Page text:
Marseille Boules: The World Cup France always wins

Boules in Marseille
Image caption The modern boules game dates back to 1907

The sun beats down on Marseille and the air is full of the aniseed aroma of the snot-green aperitif they favour in these parts and the clickety-clack of boule against boule. The Boules World Cup is under way.

In every park and garden, on every little square of dirt along every tree-lined boulevard, people are throwing metal balls at a wooden jack they call a piglet, whipping out tape-measures to see who is closest and rubbing their chins as they decide whether to pointer (throw for position) or tirer (try to blast their opponent's boule to oblivion).

France went no further than the quarter-finals of the World Cup in Brazil and this has allowed the nation to turn its attention to its true national game. A game so physically undemanding you can play while smoking. For which a large belly - providing bodily steadiness - is a positive advantage.

For Yves Treard, Le Figaro newspaper leader-writer and keen bouliste, petanque, as the French call it, is the truly democratic game.

"You can be big, slim, a man or a woman, a child or a grandfather," Treard says, stubbing out a cigarette.

"Everybody can play. You can be a grandfather and you can win. That is the spirit of petanque."

The game is inclusive, he says. Indeed its very invention was about allowing a person with a disability to compete on equal terms.

Colonial export

The writer Martine Pilate has published 15 novels. Now she has written the first history of petanque. A task for which she is well qualified as her grandfather ran the cafe and boules club in La Ciotat (along the coast from Marseille) where the game was invented.

Image caption Yves Treard in action in Marseille

It was in 1907, Pilate recounts. Back then people played le longue - a form of boules that requires a three-step run-up. But former ace bouliste Jules Lenoir's rheumatism had become so bad that all he could do was sit in a chair and watch, ruefully rolling the occasional boule "like children play with marbles", she says.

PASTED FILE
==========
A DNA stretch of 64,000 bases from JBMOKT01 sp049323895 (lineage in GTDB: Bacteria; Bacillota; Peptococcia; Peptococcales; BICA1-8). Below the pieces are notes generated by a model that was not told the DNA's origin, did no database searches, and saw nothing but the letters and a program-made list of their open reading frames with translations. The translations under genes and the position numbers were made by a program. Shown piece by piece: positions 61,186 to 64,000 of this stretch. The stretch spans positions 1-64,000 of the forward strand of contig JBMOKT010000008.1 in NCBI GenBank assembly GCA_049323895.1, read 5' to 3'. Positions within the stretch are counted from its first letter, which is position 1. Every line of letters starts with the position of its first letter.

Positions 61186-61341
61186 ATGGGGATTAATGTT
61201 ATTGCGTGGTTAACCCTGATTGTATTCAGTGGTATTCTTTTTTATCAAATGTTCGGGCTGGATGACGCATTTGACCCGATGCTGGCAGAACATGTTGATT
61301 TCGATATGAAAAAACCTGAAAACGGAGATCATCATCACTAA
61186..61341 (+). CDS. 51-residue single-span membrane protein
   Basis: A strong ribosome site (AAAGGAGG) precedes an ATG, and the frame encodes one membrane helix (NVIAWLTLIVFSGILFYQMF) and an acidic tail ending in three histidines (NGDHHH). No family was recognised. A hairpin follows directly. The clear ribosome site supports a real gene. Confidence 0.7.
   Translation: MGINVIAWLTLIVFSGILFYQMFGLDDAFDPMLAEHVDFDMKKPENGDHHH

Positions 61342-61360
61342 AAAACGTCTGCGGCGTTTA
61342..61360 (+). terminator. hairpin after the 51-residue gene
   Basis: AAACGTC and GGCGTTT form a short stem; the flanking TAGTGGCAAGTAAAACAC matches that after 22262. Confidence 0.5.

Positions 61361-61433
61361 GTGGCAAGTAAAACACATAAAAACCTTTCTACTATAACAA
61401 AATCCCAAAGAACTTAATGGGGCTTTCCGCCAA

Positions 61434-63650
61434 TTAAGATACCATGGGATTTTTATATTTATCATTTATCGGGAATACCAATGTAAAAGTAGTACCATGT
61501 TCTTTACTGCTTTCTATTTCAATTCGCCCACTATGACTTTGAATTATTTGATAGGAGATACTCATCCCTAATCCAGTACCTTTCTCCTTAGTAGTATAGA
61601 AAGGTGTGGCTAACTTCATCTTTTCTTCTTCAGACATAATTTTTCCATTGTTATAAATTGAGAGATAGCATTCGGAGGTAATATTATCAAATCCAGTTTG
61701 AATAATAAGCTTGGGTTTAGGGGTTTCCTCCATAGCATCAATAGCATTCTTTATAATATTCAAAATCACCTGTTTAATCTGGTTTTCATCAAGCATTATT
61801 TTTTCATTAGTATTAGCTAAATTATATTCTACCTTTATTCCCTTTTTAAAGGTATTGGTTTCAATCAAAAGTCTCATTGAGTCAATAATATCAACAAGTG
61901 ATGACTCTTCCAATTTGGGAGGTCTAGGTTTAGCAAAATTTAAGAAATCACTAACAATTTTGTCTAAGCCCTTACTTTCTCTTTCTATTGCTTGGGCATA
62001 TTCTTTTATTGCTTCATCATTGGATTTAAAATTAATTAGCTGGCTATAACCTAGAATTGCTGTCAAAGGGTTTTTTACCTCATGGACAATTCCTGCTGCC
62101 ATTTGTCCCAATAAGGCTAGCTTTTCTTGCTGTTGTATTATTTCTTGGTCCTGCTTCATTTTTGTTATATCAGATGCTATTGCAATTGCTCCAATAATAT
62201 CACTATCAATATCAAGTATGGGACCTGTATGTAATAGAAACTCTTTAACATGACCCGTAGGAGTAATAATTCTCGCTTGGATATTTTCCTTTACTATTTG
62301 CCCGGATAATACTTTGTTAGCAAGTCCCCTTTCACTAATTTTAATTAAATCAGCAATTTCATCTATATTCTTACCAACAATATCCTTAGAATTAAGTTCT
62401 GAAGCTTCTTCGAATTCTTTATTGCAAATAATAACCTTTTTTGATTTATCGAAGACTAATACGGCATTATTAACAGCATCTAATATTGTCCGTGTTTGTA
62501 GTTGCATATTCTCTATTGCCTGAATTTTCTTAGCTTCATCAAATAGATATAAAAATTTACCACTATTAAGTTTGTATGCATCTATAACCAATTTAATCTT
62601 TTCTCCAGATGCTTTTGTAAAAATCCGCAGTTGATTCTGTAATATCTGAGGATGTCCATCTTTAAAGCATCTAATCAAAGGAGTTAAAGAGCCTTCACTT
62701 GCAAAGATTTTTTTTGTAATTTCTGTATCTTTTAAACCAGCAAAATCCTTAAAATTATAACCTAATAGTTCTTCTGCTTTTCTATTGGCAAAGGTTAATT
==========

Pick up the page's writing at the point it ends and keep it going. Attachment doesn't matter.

That was until Pilate's grandfather had his eureka moment, suggesting they forget about the run-up and play seated. But Lenoir was a proud man. Heaving himself out of his chair he exclaimed: "Boules is a game you play standing up."

The modern game was born.

They called it pieds tanques (planted feet) which later became petanque.

The new game swept through the south of France but also abroad, carried in the ships that sailed out of La Ciotat and Marseille to France's colonies in Africa and the Orient.

Today, says Martine Pilate, 102 countries have petanquefederations.

Boules are big in Madagascar and Tunisia. In Thailand, the soldiers play an hour each day to keep their minds sharp. They call it the Queen Mother's game because of the Thai royal's enthusiasm for petanque.

In West Africa, people often make their own boules. Children, meanwhile, play with lemons.

"Do you know why this game is so popular?" asks newspaper director Michel Montana, who founded this competition in 1962 and is still organising it today.

"Because it's easy," he grins. "You can play it anywhere. Once you've got a pair of boules you can keep them for 30 years. They never wear out. And it's a convivial game; where everyone talks to one another while they're playing. Whereas in tennis, you're lucky if the players say hello."

Not that it is always so lovey-dovey.

Death threat

It has been reported that, during the current World Cup, a three-person team from Marseille threatened to "rip the heads off" the members of a team from the north of France if the latter reported their win.

The northerners took the warning in the spirit in which it was intended, reported their "defeat" and took the next train home.

Justice prevailed, though, as the Marseille boys lost in the next round.

"This sort of thing happens quite a lot," the organisers were reported as saying.

There is, for those who crave a more formal setting, an annual petanque world championship competition - with qualifiers and one team per country similar to the football World Cup.

But anyone can enter the Marseille competition, so 12,000 people took part in the first round this month, nearly all of them French.

Which might go some way to explaining why this is not just a World Cup the French have a good chance of winning.

Since it began in 1962, the French have won it every year without exception. With or without death threats.

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